Seattle Archbishop J. Peter Sartain, charged with getting Americaâ€™s women religious to toe the line, was making conciliatory talk after a meeting in Rome with Vatican brass and leaders from the nationâ€™s largest organization of nuns.
The session with â€œSr. Pat and Sr. Janetâ€ went â€œfine,â€ Sartain told the National Catholic Reporter.Â â€œCardinal (William) Levada and I both listened attentively.Â I took some notes, so I didnâ€™t lose track of what they wanted to say.â€
Sartain is a man in the middle.Â A â€œdoctrinal assessmentâ€ by the Council for the Doctrine of the Faith, headed by Cardinal Levada, hit hard at the Leadership Conference of Women Religious (LCWR) and pronounced the nuns guilty of â€œserious doctrinal errorsâ€ and â€œdoctrinal confusion.â€
The Vatican also said the nuns had embraced â€œradical feminist themes incompatible with the Catholic faith.â€
The response was an outpouring of support for the sisters from Catholic lay people.Â Weekly demonstrations during May on the steps of Seattleâ€™s St. James Cathedral drew as many as 200 people.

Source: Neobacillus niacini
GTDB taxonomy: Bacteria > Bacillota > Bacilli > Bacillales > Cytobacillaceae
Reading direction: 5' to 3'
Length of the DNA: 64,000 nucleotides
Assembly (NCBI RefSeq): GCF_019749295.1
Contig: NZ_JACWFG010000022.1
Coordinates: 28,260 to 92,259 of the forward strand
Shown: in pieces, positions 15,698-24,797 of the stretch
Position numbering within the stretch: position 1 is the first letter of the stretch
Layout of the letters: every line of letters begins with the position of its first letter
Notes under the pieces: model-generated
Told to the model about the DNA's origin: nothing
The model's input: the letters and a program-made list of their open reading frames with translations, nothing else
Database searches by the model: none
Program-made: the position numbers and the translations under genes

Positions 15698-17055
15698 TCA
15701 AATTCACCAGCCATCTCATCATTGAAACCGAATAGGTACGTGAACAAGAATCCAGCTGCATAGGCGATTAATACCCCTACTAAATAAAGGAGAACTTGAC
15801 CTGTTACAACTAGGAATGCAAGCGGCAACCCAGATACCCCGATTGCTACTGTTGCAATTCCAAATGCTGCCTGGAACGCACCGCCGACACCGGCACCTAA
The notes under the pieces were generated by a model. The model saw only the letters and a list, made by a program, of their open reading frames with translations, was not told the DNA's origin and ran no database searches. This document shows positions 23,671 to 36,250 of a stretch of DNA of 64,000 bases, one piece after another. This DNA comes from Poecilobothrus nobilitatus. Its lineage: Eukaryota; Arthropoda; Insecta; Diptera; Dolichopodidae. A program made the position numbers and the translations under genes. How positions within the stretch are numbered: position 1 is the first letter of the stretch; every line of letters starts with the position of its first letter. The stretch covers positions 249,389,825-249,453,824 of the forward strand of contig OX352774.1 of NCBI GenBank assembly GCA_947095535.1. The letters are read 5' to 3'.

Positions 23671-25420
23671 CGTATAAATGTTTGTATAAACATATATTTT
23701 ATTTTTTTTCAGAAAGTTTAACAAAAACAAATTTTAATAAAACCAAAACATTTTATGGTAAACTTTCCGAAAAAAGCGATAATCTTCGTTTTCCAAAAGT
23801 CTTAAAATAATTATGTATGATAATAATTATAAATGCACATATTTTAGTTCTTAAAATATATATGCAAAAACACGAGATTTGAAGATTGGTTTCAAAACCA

The LCWR refused to be cowed, saying the assessment was â€œbased on unsubstantiated accusationsâ€ and the product of a â€œflawed process that lacked transparency.â€Â It asked to meet in Rome with Levada and Sartain.
In contrast with the assessmentâ€™s accusatory tone, and intemperate denunciations of the nuns by Cardinal Raymond Burke â€” head of the Vaticanâ€™s highest court â€” Sartain says he is about listening rather than judging.
â€œFrom the beginning my goal has been to develop good relations with them so the process of renewal can proceed in the spirit of a good relationship,â€ he told NCR.Â â€œI have not wanted to second-guess them, or to make statements on their behalf, or to interpret anything they have said.â€ [more]